It would be a mistake to finish this article without touching on the great look that is provided by cedar roofing. It is the appearance of a cedar roof that first draws most people to this option, and they are then sold when they learn that the great looks are also accompanied by a long list of performance benefits. Don’t try to replicate the look of cedar with some other kind of artificial shingle – go with the real thing and enjoy that timeless appearance for years to come.

How to Protect Your Home’s Roofing System Against Ice Dams

snowy house roof
Your roof is one of the single most-important parts of your entire house, as it has the job of keeping the weather out of your home year after year. A healthy roof can do wonders for the condition and longevity of your home, while a faulty roof can be an expensive and time-consuming problem to fix.

If you live in a cold part of the world, you will need to worry about the possibility of ice dams forming on your roof in the winter. What is an ice dam? Simply put, an ice dam is an accumulate of ice near the edges of your roof. It is natural for ice to form during the course of a cold winter, and these large chunks are commonly found on many different kinds of residential roofs. However, while they might not look like a big deal from street level, they can actually be extremely harmful if ignored.

A Pooling Problem

The problem with allowing ice dams to exist on your roof is the possibility of water backing up behind those dams during warm parts of the day. For instance, if the temperatures are well below freezing overnight – but warm into the low 40’s during the day – there will be water on your roof that can pile up behind an ice dam. When that happen, the water may work its way back up under your shingles, doing damage to the roof below.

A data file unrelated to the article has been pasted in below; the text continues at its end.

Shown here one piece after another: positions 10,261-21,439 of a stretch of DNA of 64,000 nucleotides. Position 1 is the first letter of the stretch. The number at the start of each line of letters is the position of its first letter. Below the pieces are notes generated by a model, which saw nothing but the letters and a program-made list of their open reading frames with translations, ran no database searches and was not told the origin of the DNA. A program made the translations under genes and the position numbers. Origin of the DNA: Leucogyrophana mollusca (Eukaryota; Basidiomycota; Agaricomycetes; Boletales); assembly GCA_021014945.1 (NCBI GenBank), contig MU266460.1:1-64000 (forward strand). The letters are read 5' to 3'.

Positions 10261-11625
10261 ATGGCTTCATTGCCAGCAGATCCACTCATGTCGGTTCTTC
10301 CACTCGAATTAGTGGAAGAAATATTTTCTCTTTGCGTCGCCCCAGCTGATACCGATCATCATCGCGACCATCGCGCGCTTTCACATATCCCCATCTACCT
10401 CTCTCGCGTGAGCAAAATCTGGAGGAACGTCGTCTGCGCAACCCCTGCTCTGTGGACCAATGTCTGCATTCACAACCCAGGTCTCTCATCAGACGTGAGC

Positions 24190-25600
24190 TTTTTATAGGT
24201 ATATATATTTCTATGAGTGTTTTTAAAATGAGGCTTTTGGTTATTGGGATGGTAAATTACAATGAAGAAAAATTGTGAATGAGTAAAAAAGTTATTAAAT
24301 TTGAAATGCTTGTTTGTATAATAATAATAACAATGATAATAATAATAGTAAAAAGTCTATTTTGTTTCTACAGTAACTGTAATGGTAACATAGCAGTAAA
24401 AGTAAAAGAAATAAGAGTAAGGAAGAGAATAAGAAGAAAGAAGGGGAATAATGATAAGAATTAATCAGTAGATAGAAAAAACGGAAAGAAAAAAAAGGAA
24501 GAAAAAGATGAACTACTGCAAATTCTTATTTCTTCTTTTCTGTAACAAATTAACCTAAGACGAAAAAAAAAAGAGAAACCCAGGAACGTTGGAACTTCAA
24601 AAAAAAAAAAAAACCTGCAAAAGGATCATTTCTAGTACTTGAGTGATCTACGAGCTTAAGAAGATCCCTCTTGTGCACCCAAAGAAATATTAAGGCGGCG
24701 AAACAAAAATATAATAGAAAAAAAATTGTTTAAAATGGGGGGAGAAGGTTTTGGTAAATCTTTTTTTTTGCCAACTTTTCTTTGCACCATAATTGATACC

So how can you protect your home from this quiet but serious problem? Surprisingly, one of the best things you can do is to keep your roof as cold as possible in the winter. The water that develops on your roof is often the due to a warm attic, which can head the roof up to a temperature above that of the outside air. This kind of warming from the inside will accelerate the melting of ice and snow on your roof, and you will suddenly have a pool of water that can cause trouble for your structure.

Proper Insulation is Key

To avoid heating your attic during the winter, make sure your insulation is in good shape heading in to the cold season. Most building codes call for at least a foot of insulation in an attic, so check with your local regulations to make sure you are in compliance. By checking on the thickness of your insulation, you can then add more if necessary to keep your attic and roof colder in the winter.

A Manual Fix

If you aren’t able to keep your roof as cold as necessary, or if there is water pooling due to the air warming during the daytime hours, you may need to manually pull snow off of your roof from time to time. Of course, this can be a dangerous job, so be sure to take all necessary precautions, and look into the possibility of purchasing a snow rake which can allow you to do the job while standing on the ground (for a single story home). Never pull snow down toward you while standing on a ladder, and the snow could potentially knock you down.

Ice dams are a serious problem in cold parts of the world, but there are steps that can be taken to prevent them from doing damage to your roof. Plan ahead for this potential issue and you should be able to avoid any costly repairs down the line.

The Six Most Popular Roofing Materials

home roof with asphalt shingles
When it comes time to put a new roof on your home, you will not be short of options. There are a number of great materials on the market today, each with their own unique strengths and weaknesses. The choice is, of course, up to you in the end, but the following information should help you make the right decision for your needs.

Asphalt Shingles